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Thread: Did I mess it up?

  1. #1
    Join Date
    Jul 2016
    Location
    Northern utah
    Posts
    44

    Did I mess it up?

    I made my first attempt ever at heat treating some 1095. Got it hot, dunked in oil, let it cool down. File glanced off like it was glass, I was pretty stoked.
    Put the blade in the oven on 375 for 2 hours. Took it out. Cooled down. Back in 375, 2 more hours. Now the edges of the blade and tang are straw colored! Did I blow it by getting it too hot while I was attempting to temper? I haven't file checked the edge yet, but I was hoping to get some opinions.
    Thanks


  2. #2
    No. Straw is fine. You could drop the temperature times down to one hour each, but you didn't hurt anything.

  3. #3
    Join Date
    Sep 2009
    Location
    Great Falls, Montana, USA
    Posts
    2,795
    The short answer is no, you didn't "mess it up". Degrees of the "straw" color are the first to appear in the tempering range of temps. In general those colors start at 350F, and the color changes for every 25F degree increase.

    There's far more to the "correct" tempering temp/color then just the type of steel. The type of grind, edge geometry, profile, and any number of other factors play into the "correct" tempering temp....in reality it is a "moving target", and can be different, even for different types of blades made from the same steel. Tempering is the one major area where the knowledgeable knifemaker can "tweak" things.

    I have to respectfully disagree with dropping tempering time to 1 hour. It CAN work for smaller, thinner blades, but experiments and research have proven to me that blades of 1/4" thickness generally require 2 hours to achieve the full affect of tempering.

    www.caffreyknives.net
    Caffreyknives@Gmail.com

    "Nobody cares what you know.....until they know you care."
    Visit me at Table 2Q at the Blade Show!

  4. #4
    Join Date
    Dec 2010
    Location
    Valparaiso, IN
    Posts
    1,480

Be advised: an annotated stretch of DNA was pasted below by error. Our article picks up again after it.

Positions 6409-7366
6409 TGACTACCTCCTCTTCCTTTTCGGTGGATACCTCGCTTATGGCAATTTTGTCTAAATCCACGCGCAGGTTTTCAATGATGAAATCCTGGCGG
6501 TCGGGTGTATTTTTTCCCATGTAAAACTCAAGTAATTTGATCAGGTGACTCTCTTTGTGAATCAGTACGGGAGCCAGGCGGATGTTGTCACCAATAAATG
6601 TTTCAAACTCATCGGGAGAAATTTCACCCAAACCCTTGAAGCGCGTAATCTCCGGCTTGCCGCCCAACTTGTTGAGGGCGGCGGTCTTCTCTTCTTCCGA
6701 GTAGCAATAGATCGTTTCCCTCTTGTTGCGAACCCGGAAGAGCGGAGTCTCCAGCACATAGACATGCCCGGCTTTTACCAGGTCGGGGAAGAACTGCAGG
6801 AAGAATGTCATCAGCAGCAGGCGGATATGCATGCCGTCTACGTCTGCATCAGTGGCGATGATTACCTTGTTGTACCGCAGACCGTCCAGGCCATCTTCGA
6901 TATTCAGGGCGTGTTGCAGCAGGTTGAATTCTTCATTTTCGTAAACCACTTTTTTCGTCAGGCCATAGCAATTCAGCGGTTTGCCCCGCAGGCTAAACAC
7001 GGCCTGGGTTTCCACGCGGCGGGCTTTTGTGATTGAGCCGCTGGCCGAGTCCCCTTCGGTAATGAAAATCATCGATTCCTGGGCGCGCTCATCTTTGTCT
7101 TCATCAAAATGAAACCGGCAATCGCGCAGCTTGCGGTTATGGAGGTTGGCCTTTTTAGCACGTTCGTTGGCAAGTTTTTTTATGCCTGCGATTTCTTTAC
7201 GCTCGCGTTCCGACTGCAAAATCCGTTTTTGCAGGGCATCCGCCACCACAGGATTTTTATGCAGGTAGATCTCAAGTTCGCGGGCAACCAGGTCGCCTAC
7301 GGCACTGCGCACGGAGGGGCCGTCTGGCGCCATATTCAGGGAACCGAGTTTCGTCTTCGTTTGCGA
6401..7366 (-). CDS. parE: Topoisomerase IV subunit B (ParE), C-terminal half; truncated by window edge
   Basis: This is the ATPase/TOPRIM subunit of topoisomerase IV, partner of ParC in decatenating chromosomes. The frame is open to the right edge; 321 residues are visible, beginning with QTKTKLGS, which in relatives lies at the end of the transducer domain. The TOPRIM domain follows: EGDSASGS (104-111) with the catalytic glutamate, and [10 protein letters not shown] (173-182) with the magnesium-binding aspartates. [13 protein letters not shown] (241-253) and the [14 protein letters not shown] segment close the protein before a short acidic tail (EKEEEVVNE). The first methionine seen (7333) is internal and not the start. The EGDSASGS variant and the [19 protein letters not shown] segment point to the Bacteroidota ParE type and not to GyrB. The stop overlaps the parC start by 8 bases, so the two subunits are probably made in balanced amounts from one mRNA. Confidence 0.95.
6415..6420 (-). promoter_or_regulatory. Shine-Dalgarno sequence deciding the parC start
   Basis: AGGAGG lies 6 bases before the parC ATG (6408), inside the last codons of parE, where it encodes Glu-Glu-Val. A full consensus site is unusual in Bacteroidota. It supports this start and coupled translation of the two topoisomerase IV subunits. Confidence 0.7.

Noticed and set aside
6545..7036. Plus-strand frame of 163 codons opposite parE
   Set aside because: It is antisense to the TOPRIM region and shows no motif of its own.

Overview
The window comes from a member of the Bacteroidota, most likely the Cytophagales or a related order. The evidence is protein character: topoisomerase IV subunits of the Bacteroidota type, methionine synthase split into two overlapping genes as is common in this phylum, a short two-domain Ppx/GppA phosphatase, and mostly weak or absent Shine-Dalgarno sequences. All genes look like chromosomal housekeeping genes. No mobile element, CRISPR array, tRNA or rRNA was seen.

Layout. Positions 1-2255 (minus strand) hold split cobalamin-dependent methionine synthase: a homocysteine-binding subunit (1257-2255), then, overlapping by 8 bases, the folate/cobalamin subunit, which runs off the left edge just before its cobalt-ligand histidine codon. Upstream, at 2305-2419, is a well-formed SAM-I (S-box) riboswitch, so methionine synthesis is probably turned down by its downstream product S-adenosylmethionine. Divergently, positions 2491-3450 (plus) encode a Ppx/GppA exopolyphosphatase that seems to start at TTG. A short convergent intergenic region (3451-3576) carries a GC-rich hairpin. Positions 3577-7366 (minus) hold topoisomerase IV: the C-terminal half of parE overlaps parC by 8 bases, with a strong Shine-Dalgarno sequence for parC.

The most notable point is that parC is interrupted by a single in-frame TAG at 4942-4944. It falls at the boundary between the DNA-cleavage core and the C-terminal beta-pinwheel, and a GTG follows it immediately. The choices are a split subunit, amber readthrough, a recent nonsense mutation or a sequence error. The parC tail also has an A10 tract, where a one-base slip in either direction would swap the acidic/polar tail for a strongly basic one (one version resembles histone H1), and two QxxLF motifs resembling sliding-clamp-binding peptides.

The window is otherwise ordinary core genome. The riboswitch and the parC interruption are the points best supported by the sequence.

Personally, straw color is what I shoot for. Sounds like you did just right to me.


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    -Andrew (Drew) Riley


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  5. #5
    Quote Originally Posted by EdCaffreyMS View Post
    The short answer is no, you didn't "mess it up". Degrees of the "straw" color are the first to appear in the tempering range of temps. In general those colors start at 350F, and the color changes for every 25F degree increase.

    There's far more to the "correct" tempering temp/color then just the type of steel. The type of grind, edge geometry, profile, and any number of other factors play into the "correct" tempering temp....in reality it is a "moving target", and can be different, even for different types of blades made from the same steel. Tempering is the one major area where the knowledgeable knifemaker can "tweak" things.

    I have to respectfully disagree with dropping tempering time to 1 hour. It CAN work for smaller, thinner blades, but experiments and research have proven to me that blades of 1/4" thickness generally require 2 hours to achieve the full affect of tempering.
    What kind of changes/differences did you see?

  6. #6
    Join Date
    Sep 2009
    Location
    Great Falls, Montana, USA
    Posts
    2,795
    What kind of changes/differences did you see?
    Because I've administered many JS tests for various people over the years, I am adamant that a single, 1 hour tempering cycle simply does not get the job done. To explain, a number of JS test failures over the years were due to blades breaking on the 90 degree bend test. In the vast majority of those failures, the individuals did one of two things.... 1. Tempered the blade for only 1 hour. 2. Fully hardened the blade, then attempted to do a "soft back draw". Whichever of those methods were used, the results were the same.... upon visual inspection of the broken ends of the blade pieces, it was clearly visible that there was an outer "tempered" zone, while the inner portion was still fully hard. What that means is that the tempering heat was not a long enough duration to covert the steel's matrix all the way through the blade(s).

    Further evidence was to grind into a broken piece of the blade(s).... it was obvious that the sparks changed between the time the belt hit the exterior surface, and once the belt ground through the "tempered skin", the spark pattern changed dramatically, indicating the the interior of the blade was harder. It's difficult to get an exact measurement on the actual depth, but in general, on the size blades used for the JS testing (10" camp/chopper style blades, with the thickest part of the spine being in the 1/4" thick range) those blades that where only tempered for 1 hour, had a "tempered skin" of approx. .020-.025".